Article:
| Neighborhoods

Larger text Larger text Smaller text Smaller text | Order Photo Reprints

7 candidates file for Penn Hills School Board seats

Email Newsletters

Click here to sign up for one of our email newsletters.

School board candidates

The following candidates are running for the four open seats on the Penn Hills School Board. All are cross-filed on the Democratic and Republican ballots:

• Jennifer Burgess-Johnson

• Pauline Calabrese

• Robert Hudak

• Linda Molitierno

• William Phifer

• Kelly Smithson

• Erin Vecchio

'American Coyotes' Series

Traveling by Jeep, boat and foot, Tribune-Review investigative reporter Carl Prine and photojournalist Justin Merriman covered nearly 2,000 miles over two months along the border with Mexico to report on coyotes — the human traffickers who bring illegal immigrants into the United States. Most are Americans working for money and/or drugs. This series reports how their operations have a major impact on life for residents and the environment along the border — and beyond.

Wednesday, April 10, 2013, 9:00 p.m.

Carl Barbarino said he'd like to continue as a Penn Hills School Board member but can't because his employer, PNC Bank, put new restrictions on bank officers seeking to hold public office.

“They feel it could restrain the bank from being able to do business with public entities that a person holding office might represent,” said Barbarino, who is finishing his first term on the board. He was board president for two years.

Barbarino's seat will be one of four up for election. Seven candidates have filed to run: incumbent members Robert Hudak and Jennifer Burgess-Johnson, along with Pauline Calabrese, Linda Molitierno, William Phifer, Kelly Smithson and former board member Erin Vecchio.

Board Vice President Carolyn Faggioli also opted not to seek re-election, in part because she didn't receive the endorsement she was seeking from the Penn Hills Democratic Committee.

“I'm not going away, though,” she said. Faggioli has served two terms on the school board.

Burgess-Johnson was appointed to her seat when former board member Linda Gallo stepped down in April 2012.

“I decided to run because I am still committed to restoring excellence in education through accountability, belief in the educational success of every student and communication,” she said.

“Penn Hills has made great strides, with positive things going on in every school on every grade level, but there is still work to do.”

Vecchio agreed.

“I want to be the person who holds (the district) accountable for the actions that are going on,” said Vecchio, who fell short in a 2011 bid for school board, council and mayoral seats. “They're spending too much money on buildings and not enough on education.”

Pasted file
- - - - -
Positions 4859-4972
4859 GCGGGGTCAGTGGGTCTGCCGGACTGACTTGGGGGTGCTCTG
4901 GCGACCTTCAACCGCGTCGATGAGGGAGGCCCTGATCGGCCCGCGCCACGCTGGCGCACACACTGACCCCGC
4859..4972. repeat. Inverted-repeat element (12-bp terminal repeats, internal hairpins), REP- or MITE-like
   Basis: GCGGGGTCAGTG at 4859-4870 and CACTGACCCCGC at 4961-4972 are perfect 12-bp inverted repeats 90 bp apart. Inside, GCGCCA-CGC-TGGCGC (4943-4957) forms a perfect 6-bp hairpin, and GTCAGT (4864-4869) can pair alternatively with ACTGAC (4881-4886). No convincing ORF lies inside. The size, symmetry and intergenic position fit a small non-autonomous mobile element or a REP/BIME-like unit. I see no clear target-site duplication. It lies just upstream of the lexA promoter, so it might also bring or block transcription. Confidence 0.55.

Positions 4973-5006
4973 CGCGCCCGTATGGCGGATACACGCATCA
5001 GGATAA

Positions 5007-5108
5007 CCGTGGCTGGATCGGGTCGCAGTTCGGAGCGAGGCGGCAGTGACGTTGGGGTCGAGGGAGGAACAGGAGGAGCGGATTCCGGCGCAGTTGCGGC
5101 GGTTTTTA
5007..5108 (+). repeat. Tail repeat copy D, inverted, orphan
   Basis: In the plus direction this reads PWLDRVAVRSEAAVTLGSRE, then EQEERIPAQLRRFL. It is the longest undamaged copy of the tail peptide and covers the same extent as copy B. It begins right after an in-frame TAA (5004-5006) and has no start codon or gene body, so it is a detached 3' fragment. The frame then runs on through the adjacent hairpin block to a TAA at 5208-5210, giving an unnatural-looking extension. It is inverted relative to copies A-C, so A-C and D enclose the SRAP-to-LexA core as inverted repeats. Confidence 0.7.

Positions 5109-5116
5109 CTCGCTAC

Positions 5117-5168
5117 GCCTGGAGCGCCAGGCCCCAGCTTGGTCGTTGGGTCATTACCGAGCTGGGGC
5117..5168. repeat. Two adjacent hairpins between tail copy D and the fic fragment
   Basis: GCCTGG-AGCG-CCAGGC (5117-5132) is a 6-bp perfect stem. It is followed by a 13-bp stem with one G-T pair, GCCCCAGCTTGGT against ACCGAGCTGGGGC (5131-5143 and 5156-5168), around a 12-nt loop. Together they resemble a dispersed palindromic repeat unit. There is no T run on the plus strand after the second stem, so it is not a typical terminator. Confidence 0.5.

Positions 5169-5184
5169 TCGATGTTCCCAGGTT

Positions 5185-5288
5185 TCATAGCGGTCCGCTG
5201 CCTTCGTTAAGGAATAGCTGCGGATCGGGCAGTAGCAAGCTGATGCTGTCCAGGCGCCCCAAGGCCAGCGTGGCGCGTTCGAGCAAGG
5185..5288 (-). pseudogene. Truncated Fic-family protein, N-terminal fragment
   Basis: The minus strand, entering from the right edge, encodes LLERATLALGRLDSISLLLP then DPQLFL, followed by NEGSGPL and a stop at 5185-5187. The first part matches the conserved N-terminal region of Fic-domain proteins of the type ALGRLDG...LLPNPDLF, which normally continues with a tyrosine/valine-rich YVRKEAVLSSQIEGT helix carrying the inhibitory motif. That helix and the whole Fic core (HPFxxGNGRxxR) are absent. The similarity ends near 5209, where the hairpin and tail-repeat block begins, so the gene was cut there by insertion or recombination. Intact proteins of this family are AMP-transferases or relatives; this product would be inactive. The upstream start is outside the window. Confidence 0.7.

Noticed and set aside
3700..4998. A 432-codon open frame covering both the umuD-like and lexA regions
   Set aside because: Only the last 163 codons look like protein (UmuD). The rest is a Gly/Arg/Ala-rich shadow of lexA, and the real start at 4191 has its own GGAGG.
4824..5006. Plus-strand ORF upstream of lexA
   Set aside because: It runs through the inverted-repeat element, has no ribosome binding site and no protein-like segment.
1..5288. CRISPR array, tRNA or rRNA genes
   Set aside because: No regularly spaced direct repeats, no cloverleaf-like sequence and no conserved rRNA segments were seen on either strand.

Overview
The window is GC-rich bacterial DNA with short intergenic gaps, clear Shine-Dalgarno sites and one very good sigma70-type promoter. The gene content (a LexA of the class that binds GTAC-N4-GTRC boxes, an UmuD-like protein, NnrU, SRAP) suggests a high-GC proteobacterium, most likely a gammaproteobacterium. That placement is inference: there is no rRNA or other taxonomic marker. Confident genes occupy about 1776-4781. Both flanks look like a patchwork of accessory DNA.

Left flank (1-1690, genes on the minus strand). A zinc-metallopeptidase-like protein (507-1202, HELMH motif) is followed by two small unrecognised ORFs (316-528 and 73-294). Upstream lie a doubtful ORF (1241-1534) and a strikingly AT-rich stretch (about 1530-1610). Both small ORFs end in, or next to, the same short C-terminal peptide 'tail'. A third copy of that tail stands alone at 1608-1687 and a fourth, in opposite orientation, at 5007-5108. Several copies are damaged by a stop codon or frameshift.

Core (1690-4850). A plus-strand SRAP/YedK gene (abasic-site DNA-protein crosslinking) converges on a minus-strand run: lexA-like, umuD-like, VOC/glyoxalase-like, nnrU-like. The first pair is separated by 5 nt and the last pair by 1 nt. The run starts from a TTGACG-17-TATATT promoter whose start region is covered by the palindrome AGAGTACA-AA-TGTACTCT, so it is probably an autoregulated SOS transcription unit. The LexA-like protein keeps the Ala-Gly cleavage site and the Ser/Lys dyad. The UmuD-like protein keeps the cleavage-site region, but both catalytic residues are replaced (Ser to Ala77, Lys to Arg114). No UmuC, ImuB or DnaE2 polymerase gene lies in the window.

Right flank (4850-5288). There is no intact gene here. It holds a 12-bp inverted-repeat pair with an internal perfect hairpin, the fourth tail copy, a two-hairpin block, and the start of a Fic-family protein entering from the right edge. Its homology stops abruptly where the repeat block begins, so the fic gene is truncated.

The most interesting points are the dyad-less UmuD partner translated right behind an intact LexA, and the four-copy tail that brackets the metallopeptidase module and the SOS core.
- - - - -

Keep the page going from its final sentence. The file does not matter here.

Vecchio said she opposes the consolidated elementary center the district is constructing.

“I didn't vote for that mega-elementary school, because I didn't think it was necessary. I like the small elementary schools,” she said. “We're losing people, not gaining them, so why they're building this mega-elementary is beyond me.”

Hudak said his goal is to give district teachers “the opportunity to find special talents in our students, whether it's math, music or whatever it may be. I want to help provide them with the means to find that talent.”

Hudak is finishing his second term on the board, and has been involved with the district either through teaching, volunteering or serving on school board since 1966.

“The way the district goes, so goes the community,” Hudak said, adding he felt district schools did not deserve their unflattering reputation.

“The education and the opportunities are there for the students who choose to utilize them,” he said.

The Penn Hills Democratic Committee in late February endorsed Calabrese, Molitierno, Hudak and Burgess-Johnson; however all candidates are cross-filed and will appear on both Democrat and Republican ballots in the May 21 primary. The Penn Hills Republican Committee could not be reached regarding any possible endorsements.

The top four candidates chosen by Democratic and Republican voters will be on the ballot in November.

Calabrese, Phifer and Smithson couldn't be reached for comment. Molitierno declined to comment.

Barbarino, an operations processing manager for PNC Mortgage, said he was set to run but PNC's updated ethics policy requires potential political candidates to go through an approval process. PNC's code of ethics, available online, requires employees to obtain prior approval from the corporate ethics office.

Patrick Varine is an editor for Trib Total Media. He can be reached at 412-320-7845 or

Subscribe today! Click here for our subscription offers.



Show commenting policy

Most-Read Penn Hills

  1. Dek hockey summer camp ranks swell thanks to social media
  2. Huge deficits lead to Penn Hills School District audit
  3. Penn Hills prepares  for 1st SummerFest
  4. Penn Hills officials defend plans for new municipal building